In an age of direct to fan marketing, social networking and google searches, is the traditional press release relevant today?
In a word, yes. Even though the public relations industry has changed, the press release still plays an important role in the publicity process. However, the elements of a successful press release have definitely evolved. Here’s an overview on how to maximize yours in our new media market.
Consider Your Key Words
If you were to Google yourself today, what search words would you use? Before drafting your next release, you must ask yourself this question, because it will identify which key words you must include. Utilizing key words in your press release increases your search engine optimization, making you more “discoverable” to fans and media online.
It is particularly important to use key words in your title, subtitle and first paragraph, as these are the areas that web crawlers pick up first. You should also include two or three relevant hashtags (possibly in the notes to the editor section) in order to encourage journalists to feature you in larger conversations, like one about your local music scene (#DCMusic, e.g.). Many bloggers will tweet links to their album/EP reviews so it’s important to make sure they have information about relevant hashtags (and twitter handles!). Doing so only increases your viral potential.
Include Media-Rich Content and Hyperlinks
Think of your press release more like a social media release. Rather than just informative text, your press releases should always include hyperlinks to things like audio samples (i.e. SoundCloud), video footage (i.e. YouTube), downloadable photos (i.e. dropbox) and links to your social networking sites (Facebook, Twitter, etc). If journalists can access all of this information about you from a single page, you are on the right track. If you’re curious about social media releases, a service like PitchEngine is a great place to start.
Make It Visual
A visually striking one pager will always catch the eye of a journalist more than text alone. I thoroughly recommend including a photo of your album/EP cover on the press release because it acts as a visual reminder of the subject. This will come in handy should the release ever get separated from the physical product. As always, make sure your branding is consistent with your overall brand identity, and ensure a good balance between visuals and text.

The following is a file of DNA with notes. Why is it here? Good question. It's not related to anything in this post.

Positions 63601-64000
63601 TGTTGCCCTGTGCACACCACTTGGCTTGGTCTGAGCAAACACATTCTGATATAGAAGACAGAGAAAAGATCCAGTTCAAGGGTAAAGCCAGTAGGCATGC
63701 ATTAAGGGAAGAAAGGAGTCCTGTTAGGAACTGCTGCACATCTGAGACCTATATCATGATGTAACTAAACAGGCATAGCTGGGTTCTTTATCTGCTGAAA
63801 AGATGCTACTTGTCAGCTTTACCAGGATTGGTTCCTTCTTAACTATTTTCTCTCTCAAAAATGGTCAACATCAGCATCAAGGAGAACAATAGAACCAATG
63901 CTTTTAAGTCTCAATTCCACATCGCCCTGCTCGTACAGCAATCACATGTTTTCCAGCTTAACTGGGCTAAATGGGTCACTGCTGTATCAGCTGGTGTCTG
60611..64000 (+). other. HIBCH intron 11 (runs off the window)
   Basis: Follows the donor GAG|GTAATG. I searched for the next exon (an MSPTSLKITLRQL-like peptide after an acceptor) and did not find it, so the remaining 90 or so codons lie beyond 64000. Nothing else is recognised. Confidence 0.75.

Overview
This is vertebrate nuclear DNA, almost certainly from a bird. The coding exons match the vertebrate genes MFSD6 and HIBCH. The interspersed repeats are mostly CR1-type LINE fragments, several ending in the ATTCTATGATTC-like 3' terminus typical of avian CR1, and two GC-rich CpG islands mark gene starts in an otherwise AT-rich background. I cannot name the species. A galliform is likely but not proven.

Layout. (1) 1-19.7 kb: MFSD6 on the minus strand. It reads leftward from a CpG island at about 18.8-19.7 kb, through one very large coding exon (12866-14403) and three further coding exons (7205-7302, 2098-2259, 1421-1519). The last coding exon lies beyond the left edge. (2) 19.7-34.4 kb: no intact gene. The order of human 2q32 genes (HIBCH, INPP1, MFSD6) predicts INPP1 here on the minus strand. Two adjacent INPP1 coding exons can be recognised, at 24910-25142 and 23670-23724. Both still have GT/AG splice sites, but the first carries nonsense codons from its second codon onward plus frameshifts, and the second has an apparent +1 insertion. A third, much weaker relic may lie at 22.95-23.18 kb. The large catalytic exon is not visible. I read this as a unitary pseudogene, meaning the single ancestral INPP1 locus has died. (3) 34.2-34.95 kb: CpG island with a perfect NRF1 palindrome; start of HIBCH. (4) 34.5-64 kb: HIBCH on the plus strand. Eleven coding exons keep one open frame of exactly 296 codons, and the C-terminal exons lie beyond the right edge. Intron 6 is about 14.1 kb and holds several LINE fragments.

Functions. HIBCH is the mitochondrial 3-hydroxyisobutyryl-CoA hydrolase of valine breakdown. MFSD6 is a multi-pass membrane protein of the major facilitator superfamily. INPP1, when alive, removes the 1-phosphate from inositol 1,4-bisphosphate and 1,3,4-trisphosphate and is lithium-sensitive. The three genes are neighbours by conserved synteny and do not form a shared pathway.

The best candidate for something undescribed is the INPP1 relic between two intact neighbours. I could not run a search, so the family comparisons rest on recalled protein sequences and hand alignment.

Have An Electronic Version Available
You should always have an electronic version of your press release available as well as a PDF and plain text version. This gives you the flexibility to target your press release distribution according to the delivery preferences of journalists. Some journalists still prefer to receive press releases in the mail with finished product; others are happy to receive emails with links and files attached. Do your research and act accordingly.
Keep It Concise
One aspect of a press release that has not changed is its ideal length. You should always keep it short and concise. Your press release’s title and first paragraph are its most important sections. They will determine whether journalists will read on. All of its most relevant information – the Who, What, Where, When and Why – must be included in the first paragraph. Also include your “perfect pitch,” or a description of yourself and your key achievements. Keep it factual but fun!
Don’t Rely On It!
Once your release is written, don’t rely on it as your only promotional tool. Releases should be seen as useful additions to an aggressive marketing campaign, comprehensive direct-to-fan communications, and consistent face-to-face networking. You should never mass distribute your press release either. Always take a targeted, personalized approach to your PR activities.
Remember, press releases won’t do the work for you.